Officials will have warned the prime minister that he was creating a rod for his own back when he successfully bid to host the major climate conference early on in his premiership. For every Paris, delivering a modicum of progress, there is a Copenhagen which leaves parties disappointed.

The prime minister has been lucky, if that is the way to describe a delay forced on him by Covid, that the government has had a year more to prepare its summit – a delay which also saw the election of a far more climate-friendly American president.

And while the world is grappling with the impacts of the pandemic, it is doing so against a backdrop of worldwide weather events such as wildfires, unprecedented heat domes and epic floods, which have made the case for rapid action to head off extreme warming more urgent.

Yet the government’s efforts still seem to be falling well short of what is needed to deliver a successful COP, which is less than three months away. Given much of the work has to be done before delegates arrive in Glasgow, there is no time to lose.

The government’s domestic preparations for COP26 have fallen short

The prime minister did lead by example in accepting the Climate Change Committee’s recommendation for ambitious cuts in the UK’s emissions by 2035, giving the UK a “nationally determined contribution” (in the UN jargon) that leads on ambition.

But the government has faltered in producing a credible plan to convert those targets into meaningful action. Although we have seen proposals from the business department on the future of the energy system and from the transport department on decarbonising transport, the chancellor is still sitting on the Treasury’s much awaited review of how to achieve and pay for net zero, and the crucial heat and building strategy, is still lost in the Whitehall Bermuda Triangle between No.10, MHCLG and the Treasury.

Instead of being able to point to a comprehensive plan, Allegra Stratton, appointed by the prime minister to be the official COP26 spokesperson, has unveiled a series of green nudges, which trivialise the extent of change is needed. She then managed to undermine her messages and her credibility with a series of ill-judged comments on why she personally wasn’t taking the step the government wants drivers to make of ditching their diesel cars for electric vehicles.

In the absence of anything concrete from the Treasury on how to finance the transition, there are stirrings of dangerous opposition among some of the best tacticians on the Conservative benches, concerned about loading more costs onto hard pressed households. Seemingly unwilling to confront the difficult choices ahead, the prime minister may be reversing himself into a domestic climate cul de sac.

The government is not doing enough on the international stage either

On the international side, there are some reasons to be optimistic about the conference: net zero targets now cover two thirds of the global economy, including the US and China – a huge change compared with less than a year ago.[1] Yet the diplomatic task at COP26 – of moving from targets to delivery – remains very challenging and the UK government has not helped itself on this either.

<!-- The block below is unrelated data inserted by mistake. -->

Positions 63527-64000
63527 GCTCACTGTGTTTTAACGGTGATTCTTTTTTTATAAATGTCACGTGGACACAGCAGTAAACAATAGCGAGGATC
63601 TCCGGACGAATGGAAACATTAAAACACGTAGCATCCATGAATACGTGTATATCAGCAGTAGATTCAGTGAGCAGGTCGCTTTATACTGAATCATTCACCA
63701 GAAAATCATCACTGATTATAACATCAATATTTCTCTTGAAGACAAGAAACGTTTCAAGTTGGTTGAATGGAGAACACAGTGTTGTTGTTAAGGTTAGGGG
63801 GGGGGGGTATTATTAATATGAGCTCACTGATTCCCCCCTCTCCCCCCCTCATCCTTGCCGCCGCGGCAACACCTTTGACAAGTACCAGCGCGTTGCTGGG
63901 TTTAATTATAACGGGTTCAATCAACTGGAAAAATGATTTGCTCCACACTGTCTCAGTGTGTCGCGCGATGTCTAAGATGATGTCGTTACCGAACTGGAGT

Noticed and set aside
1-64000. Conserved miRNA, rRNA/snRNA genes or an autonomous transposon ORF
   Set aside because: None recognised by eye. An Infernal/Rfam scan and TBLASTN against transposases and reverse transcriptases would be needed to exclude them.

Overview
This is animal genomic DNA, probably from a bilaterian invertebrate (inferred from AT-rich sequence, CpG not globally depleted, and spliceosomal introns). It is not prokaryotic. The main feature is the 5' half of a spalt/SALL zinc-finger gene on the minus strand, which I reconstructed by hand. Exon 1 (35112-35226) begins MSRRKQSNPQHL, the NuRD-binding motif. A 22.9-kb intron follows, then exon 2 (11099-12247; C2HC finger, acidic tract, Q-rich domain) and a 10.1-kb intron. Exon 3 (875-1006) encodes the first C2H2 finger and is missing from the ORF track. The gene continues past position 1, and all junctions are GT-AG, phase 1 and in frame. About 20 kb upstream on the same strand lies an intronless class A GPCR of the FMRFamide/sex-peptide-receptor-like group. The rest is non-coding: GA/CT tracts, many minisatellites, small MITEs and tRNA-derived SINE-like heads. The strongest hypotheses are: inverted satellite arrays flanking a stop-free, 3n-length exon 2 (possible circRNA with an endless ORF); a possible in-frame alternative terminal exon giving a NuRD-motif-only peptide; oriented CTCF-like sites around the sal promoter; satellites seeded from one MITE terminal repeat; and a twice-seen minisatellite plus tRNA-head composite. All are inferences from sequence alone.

The role of the COP26 president is critical to landing a success – but the prime minister failed to persuade a big hitter to take it on. It was only at the start of 2021 that he appointed a full-time COP president in the shape of the diligent but anonymous Alok Sharma. The stardust seems instead to be being provided by President Biden’s energetic climate envoy, John Kerry.

The government’s determination to press ahead with its cut to the overseas aid budget undermined its ability to be a real cheerleader for mobilising the funds for climate finance that will be a critical part of getting poor countries on board in Glasgow. It remains doubtful that rich countries have met their Paris pledge to reach $100bn in annual climate finance, but the recent UK-hosted G7 summit failed to make any progress either on how to measure progress, or on upping the ambition. Instead, it was overshadowed by skirmishes over the Northern Ireland protocol.

So how can the prime minister regain the initiative in the 12 weeks left before COP26?

The prime minister needs to take personal responsibility for making COP26 a success

First, he needs to shows that the UK does indeed have a coherent worked up strategy to underpin its ambitious climate goals, and that it is prepared to confront, not duck, the difficult choices that will entail. In the absence of this, his exhortations to other world leaders will not appear credible. The timing is urgent: if a document is published a week before the conference, its potential impact will be much reduced.

Second, the prime minister needs to pull out the diplomatic stops to deliver a success in Glasgow. That means he will need to do some of the heavy lifting himself – we have yet to see him use his position on the world stage to corral other countries. But he should also be prepared to bring in other big players whether from the UK or other countries, to spearhead a genuine international drive for action.

Third, he should use the upcoming report from the Intergovernmental Panel on Climate Change as a spur to action and set out clearly both what COP26 needs to achieve, but also make clear the consequences of failure and further delay.

Securing the right to host COP26 appeared an early win for Global Britain. The challenge to the prime minister now is to show that it was not an own goal for which the planet will pay the price.


  1. Energy and Climate Intelligence Unit and Oxford Net Zero, Taking Stock: A global assessment of net zero targets, March 2021,
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Original source – The Institute for Government

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